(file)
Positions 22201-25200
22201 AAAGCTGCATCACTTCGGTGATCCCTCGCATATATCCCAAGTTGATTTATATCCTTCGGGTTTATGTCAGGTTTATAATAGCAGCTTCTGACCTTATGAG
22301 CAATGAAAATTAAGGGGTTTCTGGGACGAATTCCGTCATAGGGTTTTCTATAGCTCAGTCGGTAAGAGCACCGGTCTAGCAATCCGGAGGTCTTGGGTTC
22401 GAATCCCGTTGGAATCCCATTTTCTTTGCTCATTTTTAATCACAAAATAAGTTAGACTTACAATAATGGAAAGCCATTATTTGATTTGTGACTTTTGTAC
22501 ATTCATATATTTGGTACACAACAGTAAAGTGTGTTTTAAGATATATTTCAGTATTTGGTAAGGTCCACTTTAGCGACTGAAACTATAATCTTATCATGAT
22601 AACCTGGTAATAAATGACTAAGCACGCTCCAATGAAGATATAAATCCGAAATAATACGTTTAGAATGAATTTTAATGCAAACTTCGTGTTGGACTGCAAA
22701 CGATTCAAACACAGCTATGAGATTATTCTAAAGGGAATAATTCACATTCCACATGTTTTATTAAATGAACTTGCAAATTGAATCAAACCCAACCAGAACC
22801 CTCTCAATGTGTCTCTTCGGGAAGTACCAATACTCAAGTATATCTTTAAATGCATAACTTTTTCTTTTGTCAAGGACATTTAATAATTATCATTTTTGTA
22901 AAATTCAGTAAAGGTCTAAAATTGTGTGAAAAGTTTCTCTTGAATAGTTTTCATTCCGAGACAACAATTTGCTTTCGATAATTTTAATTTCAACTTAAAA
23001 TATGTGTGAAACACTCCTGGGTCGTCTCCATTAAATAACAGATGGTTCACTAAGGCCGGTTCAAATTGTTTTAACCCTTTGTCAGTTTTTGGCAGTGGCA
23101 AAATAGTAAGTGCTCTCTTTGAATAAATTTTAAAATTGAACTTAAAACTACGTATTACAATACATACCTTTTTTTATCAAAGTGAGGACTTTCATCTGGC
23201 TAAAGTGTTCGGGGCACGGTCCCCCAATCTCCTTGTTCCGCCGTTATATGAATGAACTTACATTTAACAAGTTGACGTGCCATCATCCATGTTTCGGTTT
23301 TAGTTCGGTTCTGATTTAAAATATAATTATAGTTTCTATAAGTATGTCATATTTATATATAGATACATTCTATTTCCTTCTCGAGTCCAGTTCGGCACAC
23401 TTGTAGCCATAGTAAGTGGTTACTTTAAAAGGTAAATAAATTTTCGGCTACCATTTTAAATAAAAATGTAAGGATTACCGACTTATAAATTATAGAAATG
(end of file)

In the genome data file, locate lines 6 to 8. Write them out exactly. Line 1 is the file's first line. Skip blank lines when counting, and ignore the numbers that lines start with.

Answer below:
22601 AACCTGGTAATAAATGACTAAGCACGCTCCAATGAAGATATAAATCCGAAATAATACGTTTAGAATGAATTTTAATGCAAACTTCGTGTTGGACTGCAAA
22701 CGATTCAAACACAGCTATGAGATTATTCTAAAGGGAATAATTCACATTCCACATGTTTTATTAAATGAACTTGCAAATTGAATCAAACCCAACCAGAACC
22801 CTCTCAATGTGTCTCTTCGGGAAGTACCAATACTCAAGTATATCTTTAAATGCATAACTTTTTCTTTTGTCAAGGACATTTAATAATTATCATTTTTGTA